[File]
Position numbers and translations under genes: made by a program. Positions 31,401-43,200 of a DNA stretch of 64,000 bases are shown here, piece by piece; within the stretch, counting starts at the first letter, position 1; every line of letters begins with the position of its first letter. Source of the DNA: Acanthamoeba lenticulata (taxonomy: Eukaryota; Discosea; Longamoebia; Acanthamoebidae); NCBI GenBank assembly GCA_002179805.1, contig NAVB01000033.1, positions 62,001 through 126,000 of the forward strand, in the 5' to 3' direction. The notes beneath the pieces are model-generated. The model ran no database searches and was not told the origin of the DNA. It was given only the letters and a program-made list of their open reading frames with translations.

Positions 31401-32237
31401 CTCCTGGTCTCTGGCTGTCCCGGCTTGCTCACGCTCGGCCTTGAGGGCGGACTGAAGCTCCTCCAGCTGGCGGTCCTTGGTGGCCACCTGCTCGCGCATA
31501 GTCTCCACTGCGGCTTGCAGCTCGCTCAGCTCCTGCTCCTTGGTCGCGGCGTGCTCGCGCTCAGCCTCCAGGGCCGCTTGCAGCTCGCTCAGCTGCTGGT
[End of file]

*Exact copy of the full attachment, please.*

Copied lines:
Position numbers and translations under genes: made by a program. Positions 31,401-43,200 of a DNA stretch of 64,000 bases are shown here, piece by piece; within the stretch, counting starts at the first letter, position 1; every line of letters begins with the position of its first letter. Source of the DNA: Acanthamoeba lenticulata (taxonomy: Eukaryota; Discosea; Longamoebia; Acanthamoebidae); NCBI GenBank assembly GCA_002179805.1, contig NAVB01000033.1, positions 62,001 through 126,000 of the forward strand, in the 5' to 3' direction. The notes beneath the pieces are model-generated. The model ran no database searches and was not told the origin of the DNA. It was given only the letters and a program-made list of their open reading frames with translations.

Positions 31401-32237
31401 CTCCTGGTCTCTGGCTGTCCCGGCTTGCTCACGCTCGGCCTTGAGGGCGGACTGAAGCTCCTCCAGCTGGCGGTCCTTGGTGGCCACCTGCTCGCGCATA
31501 GTCTCCACTGCGGCTTGCAGCTCGCTCAGCTCCTGCTCCTTGGTCGCGGCGTGCTCGCGCTCAGCCTCCAGGGCCGCTTGCAGCTCGCTCAGCTGCTGGT